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C v S [2010] EWHC 2676 (Fam)

Husband’s appeal against the assumption of jurisdiction by court in England where the wife had previously petitioned for judicial separation in Italy. Question raised as to whether the order of the Italian court which declared the wife’s petition void had the effect of bringing those proceedings to an end. Appeal dismissed.

The husband was an Italian citizen and the wife British but of Italian parents. The parties had met in England in 1979 and married in England in 1988. In February 1998, the parties had signed a post-nuptial agreement in Italy apparently restricting the size of award the wife could receive in the Italian courts.

On 11th June 2008, the wife issued a petition for judicial separation in Italy. On 21st August, she issued a petition in England. On 9th October 2008, her petition came before the Italian court. The record of the court of that date shows that the wife did not attend, the petition was declared void and the proceedings were ordered to be shelved. On 10th February 2009, the husband's petition for judicial separation in Italy was issued.

Hedley J considered the timings of the competing applications and noted that it was accepted that under Article 3(1) Brussels II Revised either jurisdiction could be invoked. However, since the husband's petition was clearly issued after the English proceedings, the key question was what was the effect of the order made in the Italian court in October 2008.

Expert evidence was heard stating that such an order brought the case to an end but that an application to revive the order made within 12 months could be entertained.

Hedley J ruled that the effect of the order of the Italian court was to bring the proceedings to an end and that unless and until an application for revival was made, the court in Italy was no longer seised of the matter for the purposes of Article 19. The English court was thereby correct to assume jurisdiction.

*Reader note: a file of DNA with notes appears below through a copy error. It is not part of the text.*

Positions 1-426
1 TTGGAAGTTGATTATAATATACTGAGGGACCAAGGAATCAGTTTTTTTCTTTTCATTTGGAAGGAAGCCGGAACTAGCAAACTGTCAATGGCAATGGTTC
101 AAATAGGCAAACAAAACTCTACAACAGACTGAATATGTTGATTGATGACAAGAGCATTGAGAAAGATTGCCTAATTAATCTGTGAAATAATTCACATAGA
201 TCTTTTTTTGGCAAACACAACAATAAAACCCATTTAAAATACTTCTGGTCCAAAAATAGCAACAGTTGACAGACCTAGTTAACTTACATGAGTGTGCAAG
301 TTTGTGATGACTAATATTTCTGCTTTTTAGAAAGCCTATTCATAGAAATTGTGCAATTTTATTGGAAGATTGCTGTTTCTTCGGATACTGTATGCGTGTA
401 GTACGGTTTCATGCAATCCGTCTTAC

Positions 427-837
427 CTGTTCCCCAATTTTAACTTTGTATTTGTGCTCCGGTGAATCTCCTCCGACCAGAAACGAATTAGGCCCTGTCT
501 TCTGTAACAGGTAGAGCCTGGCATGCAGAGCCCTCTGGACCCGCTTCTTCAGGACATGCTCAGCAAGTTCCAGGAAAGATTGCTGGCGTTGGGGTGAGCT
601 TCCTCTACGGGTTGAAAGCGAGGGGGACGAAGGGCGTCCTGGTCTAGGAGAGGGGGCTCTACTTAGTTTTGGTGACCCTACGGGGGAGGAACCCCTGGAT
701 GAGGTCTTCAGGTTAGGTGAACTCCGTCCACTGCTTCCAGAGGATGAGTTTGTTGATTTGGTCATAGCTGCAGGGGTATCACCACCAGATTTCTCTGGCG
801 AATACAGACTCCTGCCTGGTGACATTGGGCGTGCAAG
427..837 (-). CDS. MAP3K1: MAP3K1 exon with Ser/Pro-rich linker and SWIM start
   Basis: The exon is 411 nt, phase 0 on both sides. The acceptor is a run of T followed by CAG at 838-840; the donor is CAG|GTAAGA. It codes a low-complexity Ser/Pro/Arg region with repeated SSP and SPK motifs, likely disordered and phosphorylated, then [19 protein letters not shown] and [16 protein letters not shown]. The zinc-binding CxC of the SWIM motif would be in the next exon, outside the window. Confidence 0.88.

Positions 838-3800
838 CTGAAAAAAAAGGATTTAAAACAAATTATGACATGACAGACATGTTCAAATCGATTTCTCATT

The court further considered the position as to the parties' habitual residence and ruled that the wife was habitually resident in England.

Summary by Gillon Cameron of 14 Gray's Inn Square


[2010] EWHC 2676 (Fam)

Royal Courts of Justice
Friday, 10th September 2010

(In Private)

B E T W E E N :

C Applicant

-  and  -

S Respondent


Transcribed by BEVERLEY F. NUNNERY & CO
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MR. E. DEVEREUX (instructed by Dawson Cornwell) appeared on behalf of the Applicant.

THE RESPONDENT appeared in Person.


(As approved by the Judge)
1. The question in this case is whether the county court in Peterborough was entitled, as in fact it did, to accept jurisdiction in relation to a petition for divorce issued on 21st August 2008 between C C, the petitioning wife, and E S, the respondent husband.  For convenience, I shall refer to each respectively as "wife" and "husband".  The husband, though represented at various stages of the proceedings, has represented himself in these matters.  His command of English, for reasons which will appear, is good but he has had available to him the services of a translator to assist where he felt he needed it and, for those services, the court is grateful.

2. The husband says that there are two grounds for resisting jurisdiction in this case.  The first is that the Italian court was already seised of the matter, and the second is that the wife was not, in any event, qualified to litigate in England and Wales in August of 2008.  Although, at the end of the day, the decisive issues in this case may be questions of fact, the legal framework for jurisdiction is this. Both England and Italy are signatories to the Council regulation EC number 2201 of 27th November 2003, ordinarily known as Brussels 11 Revised, and it is the terms of this regulation which govern the question of jurisdiction where it arises as between member states.